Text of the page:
Book Review: DEV1AT3 by Jay Kristoff

Book Review: DEV1AT3 by Jay Kristoff

Published June 2019 by Alfred K Knopf Books For Young Readers|448 pages

Where I Got It: I own the hardcover

Series: Lifelike #2

Genre: YA Sci-Fi

Lemon Fresh has seen better days.

After the climactic battle in Babel, she finds herself separated from Ezekiel and Cricket in the wastelands. Lemon’s abilities to manipulate electricity mark her as a deviate, and deadly corporate operatives are hunting her to use as a weapon in the war between BioMaas Incorporated and Daedelus Technologies. Instead, Lemon finds herself falling in with a group of fellow deviates—a band of teenagers with astonishing abilities, led by an enigmatic figure known as the Major, who may hold the secrets to Lemon’s past.

Meanwhile, Cricket finds himself in possession of the puritanical Brotherhood, a religious cult set for a head-on collision with the Major and his band. Searching for Lemon, Ezekiel finds a strange ally in an old enemy, and uncovers a plot that may see him reunited with his beloved Ana.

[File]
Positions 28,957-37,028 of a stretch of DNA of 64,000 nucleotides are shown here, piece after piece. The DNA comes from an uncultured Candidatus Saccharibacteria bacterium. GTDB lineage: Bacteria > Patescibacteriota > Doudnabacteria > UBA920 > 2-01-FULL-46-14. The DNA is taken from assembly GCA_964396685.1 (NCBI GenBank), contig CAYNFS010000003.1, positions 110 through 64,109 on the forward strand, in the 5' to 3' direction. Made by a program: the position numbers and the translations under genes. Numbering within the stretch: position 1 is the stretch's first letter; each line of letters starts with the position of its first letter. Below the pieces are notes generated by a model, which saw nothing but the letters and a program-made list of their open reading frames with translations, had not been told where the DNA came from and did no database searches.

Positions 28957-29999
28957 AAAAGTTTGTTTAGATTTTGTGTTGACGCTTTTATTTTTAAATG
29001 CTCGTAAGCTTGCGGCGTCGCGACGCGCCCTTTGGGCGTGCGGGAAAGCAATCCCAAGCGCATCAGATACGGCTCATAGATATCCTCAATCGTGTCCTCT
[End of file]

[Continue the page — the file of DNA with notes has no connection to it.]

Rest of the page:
And inside Babel, a remade Eve hatches a plan to bring an end to the world.

Honestly, I don’t know what I think about this book.  I felt the same about the first book in this series, and that continued with this book.

I liked Lemon Fresh, and she has an interesting time in this book.  It was the same with Cricket, but I didn’t really care about what happened with Eve.  It was interesting to see how the groups that Cricket and Lemon Fresh ended up had so many connections to each other.  Personally, I wish we saw more of that but with how things went with Lemon Fresh, I’m not that surprised we didn’t.  And I did feel for Lemon Fresh, because I wanted a different story for her.